Researchers at cybersecurity firm Cybereason uncovered a new cyber-espionage operation aimed at stealing sensitive information from companies in the aerospace and telecommunications industries.
Dubbed ‘Operation GhostShell’, the new campaign targets mainly entities in the Middle East, however, the researchers said they have seen victims in the US, Europe, and Russia.
While investigating the attacks first observed in July 2021, Cybereason discovered a previously undocumented and stealthy RAT (Remote Access Trojan), which they named ‘ShellClient,’ used as a primary espionage tool. The research team believes that the tool has been in development since 2018 and was created by a previously unknown Iranian threat actor dubbed MalKamak.
Although MalKamak appears to be new and distinct from previously documented groups, the researchers found evidence pointing to possible connection to known Iranian state-backed groups such as Chafer APT (APT39) and Agrius APT.
“When first inspecting the ShellClient RAT, the malicious binary was found to be running on victim machines as “svchost.exe” while its internal name was disguised as “RuntimeBroker.exe,” the researchers said.
In addition to conducting reconnaissance and the exfiltration of sensitive data, ShellClient is capable of performing fingerprinting and registry operations. It also abuses cloud storage services such as Dropbox for command-and-control (C2) communications in an attempt to stay hidden.
“The C2 communications this malware implements are quite unique, as they rely on “cold files” being saved to a remote Dropbox, instead of a common interactive session. This method of communication is an interesting Operational Security (OPSEC) solution, making it difficult to trace the threat actor’s infrastructure by utilizing a public service such as Dropbox,” the report reads.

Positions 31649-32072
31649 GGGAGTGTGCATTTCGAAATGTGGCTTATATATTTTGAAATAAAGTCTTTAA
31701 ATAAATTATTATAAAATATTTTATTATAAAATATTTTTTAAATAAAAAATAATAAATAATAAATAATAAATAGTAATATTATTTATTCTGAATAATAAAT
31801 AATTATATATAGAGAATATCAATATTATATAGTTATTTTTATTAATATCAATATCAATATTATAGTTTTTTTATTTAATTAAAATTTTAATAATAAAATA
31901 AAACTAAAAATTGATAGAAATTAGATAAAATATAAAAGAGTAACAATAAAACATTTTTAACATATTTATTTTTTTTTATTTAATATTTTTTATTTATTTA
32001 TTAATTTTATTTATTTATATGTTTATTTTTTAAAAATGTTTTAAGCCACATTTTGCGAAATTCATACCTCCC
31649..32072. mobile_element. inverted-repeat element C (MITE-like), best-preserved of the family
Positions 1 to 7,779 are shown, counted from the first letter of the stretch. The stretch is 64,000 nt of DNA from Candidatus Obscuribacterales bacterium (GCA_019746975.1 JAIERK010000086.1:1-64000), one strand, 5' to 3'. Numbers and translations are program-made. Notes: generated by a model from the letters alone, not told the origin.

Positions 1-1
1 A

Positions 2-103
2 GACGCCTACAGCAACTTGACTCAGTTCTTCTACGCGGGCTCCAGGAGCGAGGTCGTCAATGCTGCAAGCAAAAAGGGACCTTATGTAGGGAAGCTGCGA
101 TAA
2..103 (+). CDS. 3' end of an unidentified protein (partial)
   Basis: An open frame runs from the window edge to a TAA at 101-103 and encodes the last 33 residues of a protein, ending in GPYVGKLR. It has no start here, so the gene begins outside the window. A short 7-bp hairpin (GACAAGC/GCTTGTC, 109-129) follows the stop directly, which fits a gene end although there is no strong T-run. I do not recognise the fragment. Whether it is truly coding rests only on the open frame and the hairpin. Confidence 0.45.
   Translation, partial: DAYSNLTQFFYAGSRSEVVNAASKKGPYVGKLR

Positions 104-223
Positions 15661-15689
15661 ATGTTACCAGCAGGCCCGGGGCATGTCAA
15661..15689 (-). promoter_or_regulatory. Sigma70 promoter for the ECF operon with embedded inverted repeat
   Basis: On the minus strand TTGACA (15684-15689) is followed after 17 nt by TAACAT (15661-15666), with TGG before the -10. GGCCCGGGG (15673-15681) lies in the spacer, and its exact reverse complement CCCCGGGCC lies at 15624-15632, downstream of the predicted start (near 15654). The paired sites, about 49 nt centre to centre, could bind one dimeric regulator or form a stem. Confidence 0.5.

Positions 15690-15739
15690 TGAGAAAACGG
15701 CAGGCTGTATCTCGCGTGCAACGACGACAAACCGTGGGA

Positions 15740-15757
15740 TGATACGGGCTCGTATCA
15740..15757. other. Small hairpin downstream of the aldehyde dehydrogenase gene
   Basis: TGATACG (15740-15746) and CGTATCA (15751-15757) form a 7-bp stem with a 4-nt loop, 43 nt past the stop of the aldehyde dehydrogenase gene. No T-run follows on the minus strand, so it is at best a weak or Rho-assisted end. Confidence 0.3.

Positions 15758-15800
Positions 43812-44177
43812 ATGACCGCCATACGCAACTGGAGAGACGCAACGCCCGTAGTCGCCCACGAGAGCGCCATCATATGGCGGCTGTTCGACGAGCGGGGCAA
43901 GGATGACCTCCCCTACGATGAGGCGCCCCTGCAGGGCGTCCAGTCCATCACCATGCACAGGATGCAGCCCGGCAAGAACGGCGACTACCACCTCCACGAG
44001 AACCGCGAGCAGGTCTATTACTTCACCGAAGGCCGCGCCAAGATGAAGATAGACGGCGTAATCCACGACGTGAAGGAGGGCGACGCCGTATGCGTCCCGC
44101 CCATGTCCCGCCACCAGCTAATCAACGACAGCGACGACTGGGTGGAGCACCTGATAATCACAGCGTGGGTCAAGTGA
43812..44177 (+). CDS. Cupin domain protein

To communicate with Dropbox, the ShellClient RAT uses Dropbox’s API with a unique embedded API key. It also encrypts data before sending it to Dropbox.
“The most recent ShellClient versions observed in Operation GhostShell follow the trend of abusing cloud-based storage services, in this case the popular Dropbox service. The ShellClient authors chose to abandon their previous C2 domain and replace the command and control mechanism of the malware with a more simple yet more stealthy C2 channel using Dropbox to exfiltrate the stolen data as well as to send commands to the malware. This trend has been increasingly adopted by many threat actors due to its simplicity and the ability to effectively blend in with legitimate network traffic,” the researchers said.